Best practice for wire rope handling?

I’m getting conflicting advice on how to handle wire rope in high rise situations. Some say to weight wire rope ends with a sandbag (or similar) when lowering from roof to connect to platform on the ground, to dampen cable motion & minimize contact with/damage to building. Same technique would be used when disconnecting platform & raising wire rope, of course.

Others say that sandbags are NOT good practice, & it’s best to let the wire rope hang free & hope for no wind gusts.

Similarly, I’ve heard advice that wire rope ends should be duct taped or protected with foam, while others lower & raise with raw cut ends.

Can anyone point to a standard or published best practice that deals with handling wire rope so as to protect curtainwalls on a high rise?


Cable should never have a raw cut end, should have a braizex or bullet type weld.

Most use cable wonders so no cable is hanging.

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Thanks to Jhans & Rockward: unanimous on welded ends.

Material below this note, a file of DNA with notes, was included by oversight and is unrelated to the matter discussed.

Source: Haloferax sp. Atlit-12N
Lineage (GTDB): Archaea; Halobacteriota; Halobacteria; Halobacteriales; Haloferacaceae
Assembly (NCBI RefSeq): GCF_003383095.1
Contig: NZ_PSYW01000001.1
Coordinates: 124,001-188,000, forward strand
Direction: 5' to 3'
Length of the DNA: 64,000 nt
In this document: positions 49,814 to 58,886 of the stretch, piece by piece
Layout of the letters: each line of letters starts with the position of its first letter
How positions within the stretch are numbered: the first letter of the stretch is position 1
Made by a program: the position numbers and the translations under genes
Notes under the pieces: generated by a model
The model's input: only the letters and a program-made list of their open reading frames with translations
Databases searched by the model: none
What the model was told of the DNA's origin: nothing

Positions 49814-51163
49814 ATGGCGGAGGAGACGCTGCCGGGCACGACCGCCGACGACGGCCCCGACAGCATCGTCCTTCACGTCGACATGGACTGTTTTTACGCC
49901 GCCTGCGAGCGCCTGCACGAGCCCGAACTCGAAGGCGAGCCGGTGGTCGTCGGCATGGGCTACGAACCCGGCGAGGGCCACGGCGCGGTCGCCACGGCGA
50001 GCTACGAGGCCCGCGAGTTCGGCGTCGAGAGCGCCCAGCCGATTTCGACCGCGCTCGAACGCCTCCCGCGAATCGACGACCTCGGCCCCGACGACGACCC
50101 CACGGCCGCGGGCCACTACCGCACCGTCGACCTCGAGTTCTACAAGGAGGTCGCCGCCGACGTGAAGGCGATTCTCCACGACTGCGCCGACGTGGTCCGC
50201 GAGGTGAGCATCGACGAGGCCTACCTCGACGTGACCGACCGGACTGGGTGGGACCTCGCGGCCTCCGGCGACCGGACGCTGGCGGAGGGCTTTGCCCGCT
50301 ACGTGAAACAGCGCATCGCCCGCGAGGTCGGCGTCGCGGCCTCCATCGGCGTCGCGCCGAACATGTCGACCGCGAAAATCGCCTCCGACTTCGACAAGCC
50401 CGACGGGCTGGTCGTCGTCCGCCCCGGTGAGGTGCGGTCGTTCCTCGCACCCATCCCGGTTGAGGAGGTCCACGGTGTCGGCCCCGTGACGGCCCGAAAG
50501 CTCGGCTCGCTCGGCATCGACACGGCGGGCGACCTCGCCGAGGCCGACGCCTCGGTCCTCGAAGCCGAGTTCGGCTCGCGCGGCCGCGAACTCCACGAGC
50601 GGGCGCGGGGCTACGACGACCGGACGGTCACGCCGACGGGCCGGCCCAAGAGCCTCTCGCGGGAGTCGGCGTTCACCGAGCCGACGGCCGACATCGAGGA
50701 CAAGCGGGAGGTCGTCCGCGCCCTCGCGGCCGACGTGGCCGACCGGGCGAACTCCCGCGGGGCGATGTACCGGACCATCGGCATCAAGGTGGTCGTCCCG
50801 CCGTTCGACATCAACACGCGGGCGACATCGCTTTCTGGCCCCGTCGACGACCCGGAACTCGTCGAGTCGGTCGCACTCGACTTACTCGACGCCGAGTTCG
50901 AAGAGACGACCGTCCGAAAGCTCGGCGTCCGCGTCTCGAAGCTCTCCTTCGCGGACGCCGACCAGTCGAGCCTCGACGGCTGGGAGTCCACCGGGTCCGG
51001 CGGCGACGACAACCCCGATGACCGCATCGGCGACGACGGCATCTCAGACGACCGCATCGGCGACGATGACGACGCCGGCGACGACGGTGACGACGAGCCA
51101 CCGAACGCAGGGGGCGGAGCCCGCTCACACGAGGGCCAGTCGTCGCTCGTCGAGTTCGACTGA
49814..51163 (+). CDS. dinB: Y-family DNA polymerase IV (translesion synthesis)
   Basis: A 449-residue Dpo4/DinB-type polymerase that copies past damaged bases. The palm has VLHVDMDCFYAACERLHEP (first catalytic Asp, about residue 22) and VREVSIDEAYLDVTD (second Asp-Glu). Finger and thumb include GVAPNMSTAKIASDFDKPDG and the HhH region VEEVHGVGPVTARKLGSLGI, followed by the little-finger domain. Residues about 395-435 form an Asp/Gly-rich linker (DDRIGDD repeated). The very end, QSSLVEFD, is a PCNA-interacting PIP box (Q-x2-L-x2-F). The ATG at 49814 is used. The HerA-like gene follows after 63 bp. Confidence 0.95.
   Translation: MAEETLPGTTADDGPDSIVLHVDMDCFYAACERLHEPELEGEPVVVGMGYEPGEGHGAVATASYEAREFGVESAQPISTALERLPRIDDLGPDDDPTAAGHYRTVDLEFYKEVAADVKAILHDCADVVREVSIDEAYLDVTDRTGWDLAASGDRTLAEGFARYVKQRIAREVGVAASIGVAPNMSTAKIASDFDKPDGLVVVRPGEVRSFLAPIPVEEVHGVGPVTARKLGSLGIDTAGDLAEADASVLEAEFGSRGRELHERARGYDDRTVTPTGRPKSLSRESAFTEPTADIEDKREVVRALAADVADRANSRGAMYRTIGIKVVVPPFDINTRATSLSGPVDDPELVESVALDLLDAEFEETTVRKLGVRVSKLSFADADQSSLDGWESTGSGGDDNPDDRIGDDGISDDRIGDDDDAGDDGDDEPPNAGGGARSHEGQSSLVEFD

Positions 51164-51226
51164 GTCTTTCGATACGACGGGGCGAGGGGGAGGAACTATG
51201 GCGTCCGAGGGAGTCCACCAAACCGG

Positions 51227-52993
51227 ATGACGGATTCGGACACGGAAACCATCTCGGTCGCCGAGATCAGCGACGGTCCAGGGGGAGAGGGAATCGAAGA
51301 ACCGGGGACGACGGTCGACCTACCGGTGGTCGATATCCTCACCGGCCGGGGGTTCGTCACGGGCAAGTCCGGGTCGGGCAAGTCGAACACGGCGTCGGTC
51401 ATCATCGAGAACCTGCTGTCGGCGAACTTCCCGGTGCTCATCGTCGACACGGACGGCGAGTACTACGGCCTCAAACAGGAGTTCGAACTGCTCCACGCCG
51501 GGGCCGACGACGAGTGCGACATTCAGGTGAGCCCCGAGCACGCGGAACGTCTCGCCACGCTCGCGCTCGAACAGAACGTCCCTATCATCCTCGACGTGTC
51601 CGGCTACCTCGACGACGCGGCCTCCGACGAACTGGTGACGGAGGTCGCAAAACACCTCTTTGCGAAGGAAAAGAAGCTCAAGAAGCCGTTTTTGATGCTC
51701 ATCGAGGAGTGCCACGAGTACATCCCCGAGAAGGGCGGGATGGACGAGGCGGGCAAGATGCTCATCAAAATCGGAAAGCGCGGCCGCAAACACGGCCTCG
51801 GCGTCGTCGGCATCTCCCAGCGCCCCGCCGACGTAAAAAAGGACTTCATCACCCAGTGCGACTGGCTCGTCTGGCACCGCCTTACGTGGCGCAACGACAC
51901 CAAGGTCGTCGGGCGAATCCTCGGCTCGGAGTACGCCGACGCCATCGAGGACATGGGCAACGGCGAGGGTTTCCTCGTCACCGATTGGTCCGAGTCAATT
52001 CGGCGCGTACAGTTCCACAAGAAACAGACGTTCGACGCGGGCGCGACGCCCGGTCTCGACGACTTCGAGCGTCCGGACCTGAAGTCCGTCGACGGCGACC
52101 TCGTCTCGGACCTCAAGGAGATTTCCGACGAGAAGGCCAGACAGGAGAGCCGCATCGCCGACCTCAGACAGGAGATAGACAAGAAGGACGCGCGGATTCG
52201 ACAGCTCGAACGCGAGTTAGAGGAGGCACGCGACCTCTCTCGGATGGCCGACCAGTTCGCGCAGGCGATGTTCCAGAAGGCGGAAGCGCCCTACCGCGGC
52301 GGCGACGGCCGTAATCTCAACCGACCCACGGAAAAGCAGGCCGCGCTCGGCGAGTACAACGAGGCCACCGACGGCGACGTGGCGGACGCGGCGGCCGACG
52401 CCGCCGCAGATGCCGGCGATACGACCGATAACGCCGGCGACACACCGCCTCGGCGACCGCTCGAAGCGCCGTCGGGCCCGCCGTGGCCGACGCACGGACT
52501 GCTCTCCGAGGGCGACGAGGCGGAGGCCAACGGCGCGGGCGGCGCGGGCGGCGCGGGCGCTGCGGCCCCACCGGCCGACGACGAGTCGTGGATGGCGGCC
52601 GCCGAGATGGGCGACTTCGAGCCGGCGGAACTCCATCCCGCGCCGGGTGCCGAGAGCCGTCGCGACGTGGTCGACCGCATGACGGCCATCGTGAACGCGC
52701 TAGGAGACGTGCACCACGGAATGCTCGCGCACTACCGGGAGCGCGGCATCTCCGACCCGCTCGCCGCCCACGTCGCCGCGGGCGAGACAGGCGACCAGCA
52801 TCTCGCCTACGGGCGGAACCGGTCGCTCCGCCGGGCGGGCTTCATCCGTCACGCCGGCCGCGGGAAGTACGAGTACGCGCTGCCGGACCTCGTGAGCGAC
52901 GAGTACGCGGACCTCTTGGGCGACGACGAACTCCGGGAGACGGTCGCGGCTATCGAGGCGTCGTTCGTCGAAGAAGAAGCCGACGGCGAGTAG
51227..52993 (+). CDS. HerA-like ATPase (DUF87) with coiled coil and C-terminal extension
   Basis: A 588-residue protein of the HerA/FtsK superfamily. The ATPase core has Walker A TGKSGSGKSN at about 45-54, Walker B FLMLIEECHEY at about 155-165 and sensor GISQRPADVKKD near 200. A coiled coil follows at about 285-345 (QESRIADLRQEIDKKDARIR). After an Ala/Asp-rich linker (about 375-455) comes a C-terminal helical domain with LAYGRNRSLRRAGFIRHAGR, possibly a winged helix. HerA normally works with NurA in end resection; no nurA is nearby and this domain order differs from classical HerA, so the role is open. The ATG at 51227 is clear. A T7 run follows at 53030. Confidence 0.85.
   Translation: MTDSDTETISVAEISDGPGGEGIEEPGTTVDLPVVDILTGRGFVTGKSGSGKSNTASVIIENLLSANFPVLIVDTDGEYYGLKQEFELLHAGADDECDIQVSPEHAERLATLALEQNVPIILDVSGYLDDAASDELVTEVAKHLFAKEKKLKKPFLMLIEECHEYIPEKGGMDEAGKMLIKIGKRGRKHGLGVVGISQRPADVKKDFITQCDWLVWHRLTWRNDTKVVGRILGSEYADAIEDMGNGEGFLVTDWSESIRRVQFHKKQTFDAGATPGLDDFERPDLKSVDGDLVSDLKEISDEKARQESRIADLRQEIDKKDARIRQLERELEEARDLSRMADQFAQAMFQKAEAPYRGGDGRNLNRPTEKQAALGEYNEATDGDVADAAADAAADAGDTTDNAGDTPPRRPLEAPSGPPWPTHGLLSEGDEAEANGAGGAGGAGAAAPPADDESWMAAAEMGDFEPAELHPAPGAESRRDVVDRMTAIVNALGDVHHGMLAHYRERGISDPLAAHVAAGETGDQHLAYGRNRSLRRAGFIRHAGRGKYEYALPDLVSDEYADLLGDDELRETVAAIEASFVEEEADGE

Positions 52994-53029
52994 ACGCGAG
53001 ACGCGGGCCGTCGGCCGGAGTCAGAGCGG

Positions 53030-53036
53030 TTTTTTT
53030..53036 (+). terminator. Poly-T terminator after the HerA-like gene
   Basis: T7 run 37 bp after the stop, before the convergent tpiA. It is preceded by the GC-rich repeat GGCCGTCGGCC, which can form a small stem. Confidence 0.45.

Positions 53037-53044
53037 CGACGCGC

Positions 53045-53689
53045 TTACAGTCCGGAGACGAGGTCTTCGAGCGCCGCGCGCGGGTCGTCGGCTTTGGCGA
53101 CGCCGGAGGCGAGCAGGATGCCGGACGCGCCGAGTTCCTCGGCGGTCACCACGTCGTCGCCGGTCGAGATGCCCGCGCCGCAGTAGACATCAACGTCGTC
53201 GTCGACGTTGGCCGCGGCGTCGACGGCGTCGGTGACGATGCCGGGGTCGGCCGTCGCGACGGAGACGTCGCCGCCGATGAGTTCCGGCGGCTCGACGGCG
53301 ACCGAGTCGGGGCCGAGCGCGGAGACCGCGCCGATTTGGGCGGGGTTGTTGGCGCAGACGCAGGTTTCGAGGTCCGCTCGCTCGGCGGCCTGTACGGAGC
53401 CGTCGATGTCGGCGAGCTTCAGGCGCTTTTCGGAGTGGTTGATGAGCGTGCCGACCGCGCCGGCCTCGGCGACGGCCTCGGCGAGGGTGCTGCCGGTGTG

Any help on whether wire rope should be weighted or hang free when raising/lowering?

I would not weight the cable, this may cause tension in motor? Cable while feeding in/out of motor does spin, cable with weight tied wont allow it to spin out at bottom and kink.

If your concern is the wire whipping at ground, eliminate excessive on ground, areas should be barricaded off below. Never had an issue where it would damage building.

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Thanks, jhans.

1–no concern @ ground. Area is fully cordoned off, no damage or other issues.

2–complaints originated with tenants in 40-story building who reported unloaded wire rope banging into facade panels & windows. Video captured some incidents. Some of the damage clearly came from cut ends, which can be welded & taped, but some was caused by impact from middle sections of wire rope.

3–I haven’t calculated weight of 400’ of 3/8" cable, but a 20# or 30# bag on the bottom would be a tiny incremental add, which should not strain the motor. Additionally, the rope would still be free to rotate, & intuitively the weight would help prevent kinking, not cause it.

My logic may be wrong here, which is why I’m inquiring about others’ experience…but if so, a solution to the wind-whipping damage problem is still needed. Thanks.

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